Wednesday, June 25, 2008

Gearing up for next week

We have a pretty active weekend/next week, with 2 people arriving on Friday, 5 interns arriving on Saturday (plus maybe 4 more) and 9 sports ministry people on Sunday. We'll be meeting with the host families today to make sure they know what to do with their visitors. The language barrier/bridge is always fun.

We remind them to provide purified water to drink and brush teeth, towels for bathing, what sort of foods our U.S. visitors can handle for breakfast, what our daily schedule generally is, etc...

The logistics are rather daughting regarding housing and meals for 16 people doing 4 major activities every day (2, 2-hour sports clubs and 2, 2-hour ESL classes).

Check the McManus blog, for more details on what the Summer Inters are up to...sounds fun!

Quote of the day:
This separation of value from fact is reflected in the separation of private from public life that is one of the characteristics of our culture. And, as I shall argue, the response of the Christian churches—or at least of the Protestant churches—to the challenge of the Enlightenment was to accept the dichotomy and withdraw into the private sector…. By doing so, it has secured for itself a continuing place, at the cost of surrendering the crucial field. As an option for the private field, as the protagonist for certain values, Christianity can enjoy considerable success. Churches can grow. People can be encouraged, as the posters in General Eisenhower’s day used to put it, to “join the church of your choice.” All this can happen. And yet the claim, the awesome and winsome claim of Jesus Christ to be alone the Lord of all the world, the light that alone shows the whole of reality as it really is, the life that alone endures forever—this claim is effectively silenced. It remains, for our culture, just one of the varieties of religious experience.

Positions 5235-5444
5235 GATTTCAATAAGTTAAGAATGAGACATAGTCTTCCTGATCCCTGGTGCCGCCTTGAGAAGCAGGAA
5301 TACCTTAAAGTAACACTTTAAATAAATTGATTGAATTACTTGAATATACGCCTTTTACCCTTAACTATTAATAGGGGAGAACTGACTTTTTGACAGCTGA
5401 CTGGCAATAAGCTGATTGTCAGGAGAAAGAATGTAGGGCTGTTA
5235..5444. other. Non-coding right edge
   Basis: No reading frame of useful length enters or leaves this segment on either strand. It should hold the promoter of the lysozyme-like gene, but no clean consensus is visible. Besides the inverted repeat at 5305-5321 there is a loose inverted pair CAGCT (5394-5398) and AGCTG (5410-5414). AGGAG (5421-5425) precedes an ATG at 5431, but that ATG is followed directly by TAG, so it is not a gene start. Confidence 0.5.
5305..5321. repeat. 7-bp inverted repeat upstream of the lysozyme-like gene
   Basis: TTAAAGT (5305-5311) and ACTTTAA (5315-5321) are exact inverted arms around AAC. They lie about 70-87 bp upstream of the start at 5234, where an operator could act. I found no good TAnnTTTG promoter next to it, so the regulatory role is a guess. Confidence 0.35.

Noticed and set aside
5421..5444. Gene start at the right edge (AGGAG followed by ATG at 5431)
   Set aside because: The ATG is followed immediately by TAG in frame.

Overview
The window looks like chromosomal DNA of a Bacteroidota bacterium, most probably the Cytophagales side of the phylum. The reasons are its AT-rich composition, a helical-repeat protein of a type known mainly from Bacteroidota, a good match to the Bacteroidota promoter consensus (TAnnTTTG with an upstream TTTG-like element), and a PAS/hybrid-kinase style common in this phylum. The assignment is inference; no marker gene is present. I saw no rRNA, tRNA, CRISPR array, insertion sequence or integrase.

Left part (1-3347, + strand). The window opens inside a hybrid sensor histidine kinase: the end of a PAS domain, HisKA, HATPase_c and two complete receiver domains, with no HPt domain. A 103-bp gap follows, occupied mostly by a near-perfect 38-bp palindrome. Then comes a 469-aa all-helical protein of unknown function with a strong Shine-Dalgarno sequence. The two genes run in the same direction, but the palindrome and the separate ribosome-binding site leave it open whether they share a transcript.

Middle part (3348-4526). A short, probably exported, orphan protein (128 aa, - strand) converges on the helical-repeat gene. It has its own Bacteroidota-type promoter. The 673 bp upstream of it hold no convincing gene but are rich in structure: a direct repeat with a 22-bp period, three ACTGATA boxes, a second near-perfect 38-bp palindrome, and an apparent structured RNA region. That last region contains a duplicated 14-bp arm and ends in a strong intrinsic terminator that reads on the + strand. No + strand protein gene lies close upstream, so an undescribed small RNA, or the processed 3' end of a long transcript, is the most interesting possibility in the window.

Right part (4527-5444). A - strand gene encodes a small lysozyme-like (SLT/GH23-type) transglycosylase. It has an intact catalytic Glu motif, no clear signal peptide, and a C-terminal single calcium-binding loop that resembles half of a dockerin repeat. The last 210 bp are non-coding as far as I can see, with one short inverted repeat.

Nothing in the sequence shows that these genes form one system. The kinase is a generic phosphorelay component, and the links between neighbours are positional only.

Foolishness to the Greeks, by Lesslie Newbigin, p. 19, commenting on the Protestant church’s reaction to the Enlightenment, and the current cultural and religious pluralism.

No comments: